2. The most irritating thing about this debate is attitude that anyone who owns a car is an evil and worthless piece of crap. There are a lot of people in neighborhoods directly around Capitol Hill who walk/bike/use the bus to get to work. But we also need things like groceries, pet food, cat litter, laundry detergent, etc., and we cannot get those in our neighborhoods. Keep in mind that these same neighborhoods have horrible bus service. I used to drive to Capitol Hill once per week to get everything I needed. I could park the car in one spot and walk to all of the stores that had the necessary supplies. While I was there, I would even occasionally treat myself to a meal in one of the great restaurants or buy something at one of the locally owned small businesses. There are a few things that have changed that habit. The first is the militant anti-car attitude that makes me feel like loser for even daring to drive one day a week to buy groceries, even though I am committed to walking to work every day. The second is that it is pretty challenging to drive anywhere near where the streetcar has gone in. The third is that there is no parking unless one wants to pay a couple of hours of their salary. The end result is that I now have to drive further and to several locations to get what I need. I guess the upside is that I am saving money because I no longer eat in the Capitol Hill restaurants or buy things in the shops.

    • I agree with you about the militant attitude of some people who seem to think that everyone should be either walking or biking. It’s really arrogant and irritating. A city should be able to accommodate all types of transportation, and not cater to one particular group. It’s a personal choice if someone wants to continue to drive a car, and that person should not be vilified. And for some kinds of people (elderly, disabled), it’s just not possible to walk or bike.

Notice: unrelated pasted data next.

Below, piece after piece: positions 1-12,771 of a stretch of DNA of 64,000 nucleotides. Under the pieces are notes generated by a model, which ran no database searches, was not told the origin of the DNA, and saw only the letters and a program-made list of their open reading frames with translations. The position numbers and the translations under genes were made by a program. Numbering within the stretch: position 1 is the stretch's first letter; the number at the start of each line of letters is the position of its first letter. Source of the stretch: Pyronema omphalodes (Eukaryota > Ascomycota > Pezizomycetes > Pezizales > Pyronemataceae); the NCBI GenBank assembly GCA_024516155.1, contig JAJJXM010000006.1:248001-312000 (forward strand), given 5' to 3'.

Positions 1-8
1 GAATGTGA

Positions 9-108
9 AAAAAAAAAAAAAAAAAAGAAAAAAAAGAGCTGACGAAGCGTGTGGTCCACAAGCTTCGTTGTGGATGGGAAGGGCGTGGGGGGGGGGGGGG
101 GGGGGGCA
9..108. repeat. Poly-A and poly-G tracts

Can’t we all get along?

      • I am annoyed by the anti-car attitude too. I think people forget that we’re looking for a middle ground, not extremes. (Only sith deal in absolutes.) Our cities have been built around the car, but I do agree that now we need to build them to minimize car usage (I’m an environmentalist, sorry!) … that doesn’t mean to eradicate them completely! The speed, reliability, and strength of vehicles have allowed us to build the modern city, to shuttle resources and people to and fro.

      • See pro-ped and biking people could say the say thing about drivers; that it’s irritating and arrogant for drivers to demand tons of easy, free parking spaces. The fact is that Seattleites have long lived a fairly watered-down urban experience, where driving and parking are much easier than they are in other more established, urban cities. That has had the effect of spreading us out, increasing congestion and reducing political pressure to give us a great transit system. That’s why I like where we are headed now, which is promoting density and transit over ease of parking – because density and transit bring positive externalities (walkability, safety, health, etc). Parking brings negative externalities, mostly because it encourages more driving and leads to bad urban form and unsafe streets full of fast-moving cars.

        This is my draw-a-line-in-the-sand moment: All modes of transport should not be equally balanced. That sounds really weird to say, but the fact is that we DO need to prioritize modes, and those modes are walking, then biking, then transit, then cars. Why? Because “balancing” modes really ends up meaning cars still get priority. Prioritizing peds and bikers makes walkable communities substantially more vibrant. Prioritizing cars leads to congestion, sprawl, empty, dead city space (for parking lots) and unsafe streets.

        This isn’t even really that controversial. Vancouver BC is very clear about its ped priority. NYC just instituted a city-wide 25 mph max speed limit. Any time you see road diets, you are witnessing ped/bike priority, and that’s a good thing. Let’s keep it up here in Seattle, it WILL benefit us in the long term.

    • The QFC parking subsidy if I shop there works for me if I have to drive. It’s $4 extra if I stay an hour for a meal or another errand — surely not *hours* of your salary?

      (I was convinced by Shoup’s book that parking shouldn’t be free-at-use, which reduces the sting of paying for it.)